“Who are you here to see?”
“Did you set something up?”
“In the elevator.”
She shrugged and I walked past. I sat at the round table next to Cosloy’s desk.
“When did you first get a tape from Liz Phair?”
“I think it was sometime late last spring or early last summer.”
Cosloy had been in his office, reading a review in a fanzine of “Girlysound”, a homemade collection of songs by Liz Phair.
“It was just weird because Liz called that very day and wanted to know if we would put out a single and that was a little presumptuous ’cause we had never even heard anything of hers before.”
Cosloy suggested that she send Matador a tape.
“The songs were amazing. It was a fairly primitive recording, especially compared to the resulting album. The songs were really smart, really funny, and really harrowing, sometimes all at the same time.”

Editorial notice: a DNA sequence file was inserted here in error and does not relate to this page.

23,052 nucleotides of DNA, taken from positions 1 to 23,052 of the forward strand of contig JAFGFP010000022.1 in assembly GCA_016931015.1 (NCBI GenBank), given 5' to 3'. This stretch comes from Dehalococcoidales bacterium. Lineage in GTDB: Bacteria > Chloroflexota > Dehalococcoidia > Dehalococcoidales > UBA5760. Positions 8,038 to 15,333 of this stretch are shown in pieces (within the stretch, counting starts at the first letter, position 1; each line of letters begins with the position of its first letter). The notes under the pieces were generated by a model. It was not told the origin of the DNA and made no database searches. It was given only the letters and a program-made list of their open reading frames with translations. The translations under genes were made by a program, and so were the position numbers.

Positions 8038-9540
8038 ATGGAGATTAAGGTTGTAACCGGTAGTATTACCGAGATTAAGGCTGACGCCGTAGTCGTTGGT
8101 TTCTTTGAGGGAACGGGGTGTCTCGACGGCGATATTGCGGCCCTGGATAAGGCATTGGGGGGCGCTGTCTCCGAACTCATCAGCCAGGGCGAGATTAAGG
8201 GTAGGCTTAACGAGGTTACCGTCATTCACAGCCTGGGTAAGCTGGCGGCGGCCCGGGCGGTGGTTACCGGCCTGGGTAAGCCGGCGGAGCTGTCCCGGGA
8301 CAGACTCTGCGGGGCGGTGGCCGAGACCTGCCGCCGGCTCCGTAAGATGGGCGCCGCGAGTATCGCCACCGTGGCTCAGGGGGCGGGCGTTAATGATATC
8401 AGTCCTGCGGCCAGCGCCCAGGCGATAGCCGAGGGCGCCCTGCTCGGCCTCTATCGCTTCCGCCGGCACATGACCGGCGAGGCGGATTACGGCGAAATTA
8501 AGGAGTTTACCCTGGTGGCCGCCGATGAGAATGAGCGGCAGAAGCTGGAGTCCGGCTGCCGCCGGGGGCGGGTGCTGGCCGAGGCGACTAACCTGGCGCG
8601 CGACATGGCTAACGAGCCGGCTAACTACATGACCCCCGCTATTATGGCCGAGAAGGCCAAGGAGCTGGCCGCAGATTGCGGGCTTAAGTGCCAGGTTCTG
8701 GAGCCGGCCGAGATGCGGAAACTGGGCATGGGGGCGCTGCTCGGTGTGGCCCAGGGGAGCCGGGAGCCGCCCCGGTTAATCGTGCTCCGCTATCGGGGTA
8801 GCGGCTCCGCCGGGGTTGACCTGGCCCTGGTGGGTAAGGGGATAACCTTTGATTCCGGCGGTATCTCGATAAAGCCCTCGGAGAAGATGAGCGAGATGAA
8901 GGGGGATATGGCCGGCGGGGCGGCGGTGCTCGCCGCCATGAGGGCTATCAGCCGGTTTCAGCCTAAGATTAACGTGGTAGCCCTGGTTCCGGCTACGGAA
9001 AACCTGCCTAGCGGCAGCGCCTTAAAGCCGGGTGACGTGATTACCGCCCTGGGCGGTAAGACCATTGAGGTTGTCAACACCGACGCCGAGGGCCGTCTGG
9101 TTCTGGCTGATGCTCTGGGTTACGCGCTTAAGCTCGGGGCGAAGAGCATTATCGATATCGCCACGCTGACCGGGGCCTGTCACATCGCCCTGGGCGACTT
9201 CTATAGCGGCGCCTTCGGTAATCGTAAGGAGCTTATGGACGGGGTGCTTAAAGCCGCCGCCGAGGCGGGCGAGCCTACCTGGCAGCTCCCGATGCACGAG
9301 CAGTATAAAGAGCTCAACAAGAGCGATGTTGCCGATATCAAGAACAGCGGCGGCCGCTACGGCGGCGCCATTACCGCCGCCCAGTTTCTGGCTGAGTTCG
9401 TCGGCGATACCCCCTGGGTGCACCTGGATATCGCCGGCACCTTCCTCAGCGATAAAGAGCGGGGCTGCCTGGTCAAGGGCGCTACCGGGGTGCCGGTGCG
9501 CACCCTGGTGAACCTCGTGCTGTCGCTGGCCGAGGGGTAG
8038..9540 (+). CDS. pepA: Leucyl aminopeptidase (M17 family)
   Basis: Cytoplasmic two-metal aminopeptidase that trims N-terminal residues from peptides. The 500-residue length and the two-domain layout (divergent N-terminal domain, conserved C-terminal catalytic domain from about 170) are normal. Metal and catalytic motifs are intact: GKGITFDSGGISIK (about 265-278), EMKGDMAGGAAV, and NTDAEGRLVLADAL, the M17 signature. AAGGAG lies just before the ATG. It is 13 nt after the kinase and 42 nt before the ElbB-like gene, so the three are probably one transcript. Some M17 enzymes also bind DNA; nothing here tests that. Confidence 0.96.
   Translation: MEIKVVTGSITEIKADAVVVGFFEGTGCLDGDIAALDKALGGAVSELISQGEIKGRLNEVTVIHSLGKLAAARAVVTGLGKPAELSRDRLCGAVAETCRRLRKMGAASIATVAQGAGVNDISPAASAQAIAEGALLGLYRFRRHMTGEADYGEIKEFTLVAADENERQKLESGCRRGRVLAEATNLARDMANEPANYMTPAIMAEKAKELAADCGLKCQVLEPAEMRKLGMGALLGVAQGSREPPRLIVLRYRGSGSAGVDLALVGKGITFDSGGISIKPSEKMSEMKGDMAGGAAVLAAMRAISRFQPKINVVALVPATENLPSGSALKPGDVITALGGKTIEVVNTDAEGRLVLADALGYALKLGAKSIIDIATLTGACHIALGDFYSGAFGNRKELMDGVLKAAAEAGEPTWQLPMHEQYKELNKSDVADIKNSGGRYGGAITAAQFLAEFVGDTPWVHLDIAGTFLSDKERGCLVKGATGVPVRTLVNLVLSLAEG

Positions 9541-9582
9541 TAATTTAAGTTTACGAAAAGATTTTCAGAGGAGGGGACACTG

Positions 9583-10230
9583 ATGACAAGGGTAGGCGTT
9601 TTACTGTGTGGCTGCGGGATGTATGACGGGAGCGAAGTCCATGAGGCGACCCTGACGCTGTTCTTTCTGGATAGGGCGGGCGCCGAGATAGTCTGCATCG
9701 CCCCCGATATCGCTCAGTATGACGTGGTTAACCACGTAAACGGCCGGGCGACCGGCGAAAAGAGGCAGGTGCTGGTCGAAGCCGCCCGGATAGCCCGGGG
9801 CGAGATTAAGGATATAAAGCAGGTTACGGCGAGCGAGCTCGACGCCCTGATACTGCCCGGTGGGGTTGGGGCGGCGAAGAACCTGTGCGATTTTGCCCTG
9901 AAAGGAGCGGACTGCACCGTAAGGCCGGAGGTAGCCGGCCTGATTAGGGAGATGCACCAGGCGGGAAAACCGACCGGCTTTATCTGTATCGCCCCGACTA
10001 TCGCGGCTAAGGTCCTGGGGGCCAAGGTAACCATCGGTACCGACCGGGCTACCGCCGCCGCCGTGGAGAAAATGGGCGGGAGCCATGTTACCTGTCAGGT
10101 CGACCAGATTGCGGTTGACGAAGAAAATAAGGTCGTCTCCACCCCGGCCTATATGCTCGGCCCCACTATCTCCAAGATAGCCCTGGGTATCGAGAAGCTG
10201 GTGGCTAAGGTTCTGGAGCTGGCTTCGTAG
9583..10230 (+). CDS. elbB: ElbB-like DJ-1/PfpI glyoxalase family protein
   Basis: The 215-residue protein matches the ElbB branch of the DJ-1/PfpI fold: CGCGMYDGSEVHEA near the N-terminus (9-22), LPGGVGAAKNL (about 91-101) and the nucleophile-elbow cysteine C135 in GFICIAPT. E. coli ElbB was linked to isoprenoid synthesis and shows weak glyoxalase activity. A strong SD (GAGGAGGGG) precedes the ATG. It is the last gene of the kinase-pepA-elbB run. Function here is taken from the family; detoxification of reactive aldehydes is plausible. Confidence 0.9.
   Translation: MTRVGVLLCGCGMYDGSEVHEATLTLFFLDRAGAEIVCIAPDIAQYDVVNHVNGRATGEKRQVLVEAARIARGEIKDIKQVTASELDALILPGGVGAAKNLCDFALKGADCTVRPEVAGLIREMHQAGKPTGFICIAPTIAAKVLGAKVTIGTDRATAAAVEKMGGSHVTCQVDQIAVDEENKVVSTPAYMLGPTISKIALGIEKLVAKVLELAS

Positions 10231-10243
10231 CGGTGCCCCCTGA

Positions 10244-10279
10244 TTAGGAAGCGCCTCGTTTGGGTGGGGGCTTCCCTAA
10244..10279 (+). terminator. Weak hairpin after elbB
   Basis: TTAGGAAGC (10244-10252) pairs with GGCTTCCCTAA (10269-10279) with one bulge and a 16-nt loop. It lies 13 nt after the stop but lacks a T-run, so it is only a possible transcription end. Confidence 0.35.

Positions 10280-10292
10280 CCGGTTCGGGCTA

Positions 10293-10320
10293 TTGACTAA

Matador signed Phair and she asked if she could make a double record. “In the end it was a very audacious thing to do, I mean your debut a double album. Not everybody could get away with that.”
I asked Cosloy where Liz Phair stood in the industry six months after Exile in Guyville’s release. He told me to ask somebody in the industry.
“What’s going to last is her art. That’s what’s going to have a real impact.”
I left the Matador office and walked uptown toward the 18th Street office of Spin Magazine. It was 60 degrees out and sunny, and on the way I decided to move to New York.
I was on my way to talk to Craig Marks, the music editor at Spin. He had decided to name Exile in Guyville 1993’s album of the year. And it was only October.